Our state Legislature is tasked with passing a transportation package this session. In creating this package, there are choices. Do we simply expand roads and highways, locking in our dependence on single-user vehicles? Do we accept the consequences of congestion, pollution and lack of safety that come with this dependence?
Or do we seize the opportunity to create a modern transportation system with more choices for all — a balanced package that invests in well-maintained roads and bridges, convenient, well-connected public transportation, safe places to walk and bike and incentives to expand the fuel options for vehicles and buses? I strongly urge our lawmakers to choose the latter.
As president of Wildwood/Mahonia, a family of companies based in Salem, I see firsthand how sustainable systems are not only good for the environment, but help the bottom line. It’s no different with Oregon’s transportation quandary. The solutions we invest in now can help communities, protect air and create jobs.
A study of the job effects of the American Recovery and Reinvestment Act found that investments in public transportation generated 31 percent more jobs per dollar than new road and bridge construction. A multimodal system will also spur economic development around rail stops, transportation centers and bus lines.
Our communities are not isolated islands. We are reliant upon other communities but our links are becoming dysfunctional. Salem’s vitality relies upon good connections to the rest of Oregon and the world.
As the owner of commercial, industrial and residential developments, I can attest to the fact that businesses and people are drawn to work and live where public transportation is well connected and easily accessible and streets and highways are not in gridlock. Investing in a modern transportation system with affordable options for all also creates more equitable communities.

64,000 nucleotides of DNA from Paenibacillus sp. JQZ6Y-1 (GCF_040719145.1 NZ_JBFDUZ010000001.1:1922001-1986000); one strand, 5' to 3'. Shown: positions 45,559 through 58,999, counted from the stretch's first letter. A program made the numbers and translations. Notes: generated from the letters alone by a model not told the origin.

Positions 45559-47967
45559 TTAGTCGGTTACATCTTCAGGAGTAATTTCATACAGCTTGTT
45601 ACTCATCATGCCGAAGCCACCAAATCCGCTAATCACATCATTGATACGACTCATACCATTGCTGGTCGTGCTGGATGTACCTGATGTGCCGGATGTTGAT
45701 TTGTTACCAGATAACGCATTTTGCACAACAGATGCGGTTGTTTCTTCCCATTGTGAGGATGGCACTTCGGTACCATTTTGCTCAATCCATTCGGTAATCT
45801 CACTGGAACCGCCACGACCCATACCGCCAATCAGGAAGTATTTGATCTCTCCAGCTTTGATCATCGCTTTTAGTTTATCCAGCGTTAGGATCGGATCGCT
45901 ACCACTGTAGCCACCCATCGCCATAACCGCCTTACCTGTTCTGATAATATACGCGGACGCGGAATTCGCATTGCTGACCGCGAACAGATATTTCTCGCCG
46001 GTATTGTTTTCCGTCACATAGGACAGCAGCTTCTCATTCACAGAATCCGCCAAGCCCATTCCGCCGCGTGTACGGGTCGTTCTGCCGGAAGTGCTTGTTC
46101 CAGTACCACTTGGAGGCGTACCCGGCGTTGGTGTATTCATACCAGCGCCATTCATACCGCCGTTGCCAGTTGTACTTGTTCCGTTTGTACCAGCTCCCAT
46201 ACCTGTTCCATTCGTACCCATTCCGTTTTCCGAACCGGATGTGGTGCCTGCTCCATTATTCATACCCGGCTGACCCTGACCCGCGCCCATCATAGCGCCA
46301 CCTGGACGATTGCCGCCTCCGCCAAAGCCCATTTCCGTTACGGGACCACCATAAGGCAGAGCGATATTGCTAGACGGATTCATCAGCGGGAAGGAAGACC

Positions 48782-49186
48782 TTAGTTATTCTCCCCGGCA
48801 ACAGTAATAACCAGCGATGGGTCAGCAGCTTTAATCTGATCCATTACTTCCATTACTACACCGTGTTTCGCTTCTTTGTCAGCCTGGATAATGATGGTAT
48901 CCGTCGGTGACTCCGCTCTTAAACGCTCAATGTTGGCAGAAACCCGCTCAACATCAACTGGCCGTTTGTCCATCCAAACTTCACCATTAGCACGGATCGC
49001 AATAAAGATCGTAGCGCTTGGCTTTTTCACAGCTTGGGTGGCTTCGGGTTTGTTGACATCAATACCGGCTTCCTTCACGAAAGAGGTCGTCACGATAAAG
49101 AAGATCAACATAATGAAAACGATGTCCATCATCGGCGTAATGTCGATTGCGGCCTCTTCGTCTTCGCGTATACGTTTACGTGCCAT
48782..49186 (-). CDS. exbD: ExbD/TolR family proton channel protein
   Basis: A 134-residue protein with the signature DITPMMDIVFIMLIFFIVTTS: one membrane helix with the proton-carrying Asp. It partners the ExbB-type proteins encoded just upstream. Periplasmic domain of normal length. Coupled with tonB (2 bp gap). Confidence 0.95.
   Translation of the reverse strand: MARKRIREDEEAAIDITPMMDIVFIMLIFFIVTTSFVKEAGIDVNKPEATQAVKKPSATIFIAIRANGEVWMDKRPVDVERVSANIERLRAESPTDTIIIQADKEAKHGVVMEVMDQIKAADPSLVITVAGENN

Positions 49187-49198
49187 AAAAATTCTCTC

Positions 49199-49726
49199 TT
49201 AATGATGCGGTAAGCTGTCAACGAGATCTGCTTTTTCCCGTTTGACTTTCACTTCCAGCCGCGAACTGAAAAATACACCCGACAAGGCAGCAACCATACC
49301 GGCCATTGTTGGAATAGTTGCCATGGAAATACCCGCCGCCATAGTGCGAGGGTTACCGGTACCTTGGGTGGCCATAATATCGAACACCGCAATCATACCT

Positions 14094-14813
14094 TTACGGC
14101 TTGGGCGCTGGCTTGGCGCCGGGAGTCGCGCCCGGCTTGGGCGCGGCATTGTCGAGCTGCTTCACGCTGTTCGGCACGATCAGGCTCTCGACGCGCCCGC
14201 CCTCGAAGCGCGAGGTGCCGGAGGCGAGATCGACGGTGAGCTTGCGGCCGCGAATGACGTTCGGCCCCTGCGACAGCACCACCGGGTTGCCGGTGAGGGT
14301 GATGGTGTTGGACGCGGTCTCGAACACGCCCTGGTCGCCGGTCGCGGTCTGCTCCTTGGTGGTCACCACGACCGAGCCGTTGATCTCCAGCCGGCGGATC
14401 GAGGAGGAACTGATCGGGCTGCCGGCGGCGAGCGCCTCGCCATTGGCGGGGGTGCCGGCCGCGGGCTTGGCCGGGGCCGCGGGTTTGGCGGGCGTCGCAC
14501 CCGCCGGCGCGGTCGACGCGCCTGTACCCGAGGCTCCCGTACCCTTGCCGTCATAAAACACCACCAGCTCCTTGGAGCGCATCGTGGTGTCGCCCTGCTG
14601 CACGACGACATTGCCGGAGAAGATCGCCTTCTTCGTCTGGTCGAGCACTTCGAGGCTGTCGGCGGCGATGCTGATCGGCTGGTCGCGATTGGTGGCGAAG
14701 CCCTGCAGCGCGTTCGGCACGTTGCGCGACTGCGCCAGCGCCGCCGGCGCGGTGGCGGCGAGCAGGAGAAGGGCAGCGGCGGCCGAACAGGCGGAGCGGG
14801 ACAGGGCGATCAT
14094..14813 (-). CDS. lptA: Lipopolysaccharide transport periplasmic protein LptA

Those who can’t drive — many elders, low-wage workers, people with disabilities and children — all benefit when we provide safe and convenient alternatives to driving. We know that expanding access to a variety of transportation options also creates healthier communities with better air quality, less chronic disease and fewer injuries and fatalities from car crashes.
How we power our vehicles also needs to change. Transportation is the biggest source of climate pollution in Oregon. Alternative fuels, like the biodiesel produced right here in Salem from used cooking oil and waste grease, and electric cars and buses, are key to reducing that pollution. This conversion to clean fuels also creates jobs. For example, building electric vehicle infrastructure supports local electricians and other contractors.
Lawmakers have a historic opportunity before them: To fund a modern transportation system that will provide tangible benefits for today’s communities while creating an environmentally sustainable system for generations to come.
John D. Miller of Salem is president of the Salem-based Wildwood/Mahonia family of companies. He can be reached at email@example.com.
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